At least since Martin Luther nailed his theses to the church door in 1517, Christians have disagreed on what Jesus calls them to do in the name of faith. There are nearly 34,000 Christian denominations worldwide, a number that doesn’t account for American Christians — nearly one in six, according to a Gallup poll last summer — who belong to no denomination at all. (more….)
A few years back, when there were still three teenagers in this house, I got a little wound up at supper one night and kept going on and on about the brilliance of a novel I was reading by an Irish-born writer. “I can’t believe you’ve never been there,” one of my sons said. “As much as you love this stuff, I can’t believe you’ve never been to Ireland or England.” (more….)
Back in July, as I sat before the butterfly enclosure in my family room, waiting to see if maggots would emerge from a twitching monarch caterpillar clinging to the screen at the top of the cage, two thoughts occurred to me: Is the caterpillar suffering? And is this what obsession looks like? (more….)
NASHVILLE — In the world of apostolic betrayals, it’s Judas who gets the headlines, but the everyday believer is more apt to fall in line behind Peter. Coldly handing Jesus over to his death in exchange for 30 pieces of silver was an over-the-top, cartoon-level move, but Peter’s terrified denial of the man he believed to be the savior of the world? That one seems immensely human to me. (more…)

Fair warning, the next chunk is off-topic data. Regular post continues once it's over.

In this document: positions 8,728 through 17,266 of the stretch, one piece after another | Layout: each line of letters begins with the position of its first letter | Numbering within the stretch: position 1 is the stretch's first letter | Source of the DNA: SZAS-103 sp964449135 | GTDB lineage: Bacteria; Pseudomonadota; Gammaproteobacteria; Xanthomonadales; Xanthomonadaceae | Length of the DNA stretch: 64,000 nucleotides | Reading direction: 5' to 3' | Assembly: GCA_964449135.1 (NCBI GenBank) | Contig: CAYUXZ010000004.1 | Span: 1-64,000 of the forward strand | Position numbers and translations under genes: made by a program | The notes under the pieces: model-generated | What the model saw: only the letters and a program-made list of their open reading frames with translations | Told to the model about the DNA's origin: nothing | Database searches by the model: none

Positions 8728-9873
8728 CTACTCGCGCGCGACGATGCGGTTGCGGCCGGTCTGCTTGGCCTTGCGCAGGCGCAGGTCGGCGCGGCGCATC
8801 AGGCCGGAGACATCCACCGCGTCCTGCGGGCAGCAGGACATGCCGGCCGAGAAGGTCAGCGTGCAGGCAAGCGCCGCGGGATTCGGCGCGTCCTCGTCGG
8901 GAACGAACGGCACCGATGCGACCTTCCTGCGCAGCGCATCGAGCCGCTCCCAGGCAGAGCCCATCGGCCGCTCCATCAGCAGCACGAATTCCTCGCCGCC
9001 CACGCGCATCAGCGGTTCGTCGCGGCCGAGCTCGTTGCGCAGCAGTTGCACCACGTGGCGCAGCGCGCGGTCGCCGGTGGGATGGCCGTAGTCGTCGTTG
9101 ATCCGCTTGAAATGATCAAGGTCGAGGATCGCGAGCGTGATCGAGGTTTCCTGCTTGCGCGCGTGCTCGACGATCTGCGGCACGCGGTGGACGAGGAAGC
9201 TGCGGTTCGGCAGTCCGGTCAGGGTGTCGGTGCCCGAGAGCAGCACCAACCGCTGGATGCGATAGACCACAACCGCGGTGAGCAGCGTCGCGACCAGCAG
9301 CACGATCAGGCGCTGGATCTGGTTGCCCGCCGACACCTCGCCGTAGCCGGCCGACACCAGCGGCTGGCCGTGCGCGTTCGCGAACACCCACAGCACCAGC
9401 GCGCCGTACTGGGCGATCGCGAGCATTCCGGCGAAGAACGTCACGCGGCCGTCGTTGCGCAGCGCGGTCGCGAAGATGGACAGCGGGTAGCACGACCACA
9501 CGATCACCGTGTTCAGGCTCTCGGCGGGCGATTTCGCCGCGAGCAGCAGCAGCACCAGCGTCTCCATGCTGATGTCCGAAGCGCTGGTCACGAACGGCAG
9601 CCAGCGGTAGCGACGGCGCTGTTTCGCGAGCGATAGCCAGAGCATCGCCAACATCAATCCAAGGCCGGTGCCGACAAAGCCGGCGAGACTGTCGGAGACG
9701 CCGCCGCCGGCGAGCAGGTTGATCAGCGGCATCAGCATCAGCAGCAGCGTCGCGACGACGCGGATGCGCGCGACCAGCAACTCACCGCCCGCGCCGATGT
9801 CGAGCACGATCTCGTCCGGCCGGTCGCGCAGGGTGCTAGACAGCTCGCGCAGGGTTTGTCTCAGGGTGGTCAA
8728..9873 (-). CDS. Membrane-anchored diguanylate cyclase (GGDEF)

A few years ago an app surfaced on Facebook that could identify how many of your friends were liberal and how many were conservative. One of my real-life friends clicked the button to see how her Facebook list stacked up and was shocked by the result. “I had no idea I liked so many Republicans,” she said. No wonder she was surprised. Facebook is very, very good at tracking our political leanings—and at serving up more of what it has decided we want. (more….)
Un-Resolved: A Resolution to Stop Resolving to Lose WeightBy Margaret Renkl Nashville Scene, 30 December 2015
The American ideal of reinvention, of becoming a new creature simply by deciding to be one, is both a delusion and a kind of seduction. It’s also a delusion I embrace, a deceitful seduction I fall for every time, despite the fact that for me — as for virtually everyone else — making New Year’s resolutions is an exercise in failure. (more…)
The Justice Department rode in on a white charger last week to defend the American consumer from predatory pricing in the e-book market. The hitch? Justice wasn’t aiming for Amazon, the online goliath that’s selling e-books at a loss to drive sales of its Kindle e-reader (and create a de facto monopoly of the e-book market). No, the target is Apple and five U.S. publishers destined for extinction if Amazon realizes what looks like its ultimate goal: to become an entirely self-contained, in-house publishing industry—Amazon the agent, publisher, distributor, and bookstore. It’s hard not to wonder if, deep in the bowels of its corporate megalopolis, Amazon is beta-testing an e-author, too.